New Kwikfish Colors That Rock!

Luhr Jensen came out with a handful of new color schemes for their ever-lethal Kwikfish last year that flat out tore up the coastal salmon for us last fall.

The three K-15’s on the left in the photo below worked great for both kings and silvers last fall and Luhr Jensen just released the new color on the right in both purple/pink and purple/blue. It’s a twist on the old #748, a.k.a. the “Gay Boy”, that was so lethal for fall salmon. Kings, silvers, and chums absolutely tore that plug up for  many years.

This new color scheme will no doubt get pummeled by salmon the same way the old #748 got schwacked.

Here’s a little different look at the new plug colors rigged up with Mustad open-eye Siwash hooks. Ten to fifteen years ago I would shy away from  larger plugs any time there was a single barbless hook restriction in place because you would miss so, so many take downs. With the new Mustad open-eye Siwash hooks, however, the hook up percentage on singles is much higher. These wicked-sharp hooks on LJ’s new plugs is a lethal combo!

Proof is in the puddin’!

We’re expecting the first big deluge of the fall this coming week, which means the rivers will come up substantially. When they start dropping though…it’s time to bust out the Kwikies because the Washington coastal rivers are going to be polluted with salmon. Guides like Joseph Princen from JP’s Guide Service are already catching limits of chrome kings daily and with a little rain the fishing is only going to get better.

Thanks for stopping by and best of luck to you on the water this fall. Rig up some of these new Kwikies and go get’em!

Rob Endsley
The Outdoor Line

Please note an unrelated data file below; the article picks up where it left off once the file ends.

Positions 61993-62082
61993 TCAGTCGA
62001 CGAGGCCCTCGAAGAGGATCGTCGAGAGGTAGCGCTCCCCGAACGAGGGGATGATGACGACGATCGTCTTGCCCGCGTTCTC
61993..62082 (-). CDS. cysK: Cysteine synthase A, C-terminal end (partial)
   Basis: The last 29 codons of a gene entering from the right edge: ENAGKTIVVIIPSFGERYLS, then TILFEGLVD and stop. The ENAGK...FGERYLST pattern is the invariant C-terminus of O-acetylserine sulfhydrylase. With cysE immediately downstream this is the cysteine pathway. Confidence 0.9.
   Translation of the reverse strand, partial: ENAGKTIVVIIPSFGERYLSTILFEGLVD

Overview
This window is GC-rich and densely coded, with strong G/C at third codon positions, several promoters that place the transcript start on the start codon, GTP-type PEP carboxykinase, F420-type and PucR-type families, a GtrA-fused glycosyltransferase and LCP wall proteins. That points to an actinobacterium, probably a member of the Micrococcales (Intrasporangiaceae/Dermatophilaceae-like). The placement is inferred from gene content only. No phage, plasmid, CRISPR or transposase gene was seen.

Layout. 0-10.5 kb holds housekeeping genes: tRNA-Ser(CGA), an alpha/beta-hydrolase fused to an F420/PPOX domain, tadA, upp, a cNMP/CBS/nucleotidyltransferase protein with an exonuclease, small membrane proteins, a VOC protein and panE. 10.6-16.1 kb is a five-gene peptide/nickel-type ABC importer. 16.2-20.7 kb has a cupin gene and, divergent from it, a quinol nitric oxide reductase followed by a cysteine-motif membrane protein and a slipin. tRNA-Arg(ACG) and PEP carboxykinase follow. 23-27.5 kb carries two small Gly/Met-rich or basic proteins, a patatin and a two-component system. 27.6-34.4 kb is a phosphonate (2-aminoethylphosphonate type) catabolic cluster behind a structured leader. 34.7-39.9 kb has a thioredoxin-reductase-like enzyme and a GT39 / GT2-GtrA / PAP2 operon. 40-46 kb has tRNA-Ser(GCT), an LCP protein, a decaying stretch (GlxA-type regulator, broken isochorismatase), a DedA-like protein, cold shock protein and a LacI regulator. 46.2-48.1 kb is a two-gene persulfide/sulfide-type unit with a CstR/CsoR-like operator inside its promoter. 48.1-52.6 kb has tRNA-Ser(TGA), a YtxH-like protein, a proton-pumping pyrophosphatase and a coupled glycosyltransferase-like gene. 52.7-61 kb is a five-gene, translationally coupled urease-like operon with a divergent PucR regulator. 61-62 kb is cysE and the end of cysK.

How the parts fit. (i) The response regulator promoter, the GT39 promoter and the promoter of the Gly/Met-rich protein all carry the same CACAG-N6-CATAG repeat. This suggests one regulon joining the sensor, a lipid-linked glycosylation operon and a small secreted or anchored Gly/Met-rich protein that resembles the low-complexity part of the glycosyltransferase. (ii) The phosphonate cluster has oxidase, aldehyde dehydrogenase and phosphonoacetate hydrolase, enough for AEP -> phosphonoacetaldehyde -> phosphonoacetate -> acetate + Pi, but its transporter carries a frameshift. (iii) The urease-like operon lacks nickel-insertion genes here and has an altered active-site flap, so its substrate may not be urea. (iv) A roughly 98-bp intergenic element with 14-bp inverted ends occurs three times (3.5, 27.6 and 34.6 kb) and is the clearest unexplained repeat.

710 ESPN Seattle

Bling Out Your Twitching Jigs with Polar Chenille

I’ve always liked to have a handful of twitching jigs in my box tied up with Flashabou. The smaller 1/4 ounce jigs have been a favorite of mine in low and clear water for years and lately I’ve found that larger jigs tied with some bling will also hammer the cohos in the fall.

The only hitch in that giddy-up that I’ve had is figuring out an easier way to build up the body of the jig without burning through a ton of material. Flashabou is a little spendy and it doesn’t take long to burn thru an entire package of it on half a dozen jigs.

Cruising the aisles of Sportco in Fife the other day I found my solution…Polar Chenille made by Hareline Dubbin. I’m sure it’s been right there under my nose this whole time. Even a blind squirrel finds a nut once in while!

 

Here’s a few blingers that I tied up in short order last night.

A closer look at Polar Chenille on a 3/8 ounce blinged out twitcher.

What to look for at either Sportco/Outdoor Emporium or your favorite local tackle shop. If you see something that looks like purple hedgehog in a plastic package…that’s it!!!

Check out the long fibers on this stuff. Lots of movement, lots of action, lots of UV!

There will come a time this fall when the water conditions are just right for these jigs to make an appearance. When that time comes I know that these blingers will hammer out some chrome coho!

Rob Endsley
The Outdoor Line
710 ESPN Seattle

The 20th Annual Everett Coho Derby!

Two decades is a long time.

To create and host a fishing event that lasts for two decades and seems to grow every year is a huge accomplishment.

To build the largest salmon derby on the west coast, raise money for local fisheries enhancement and enjoy unquestioned public support is a wonderful accomplishment!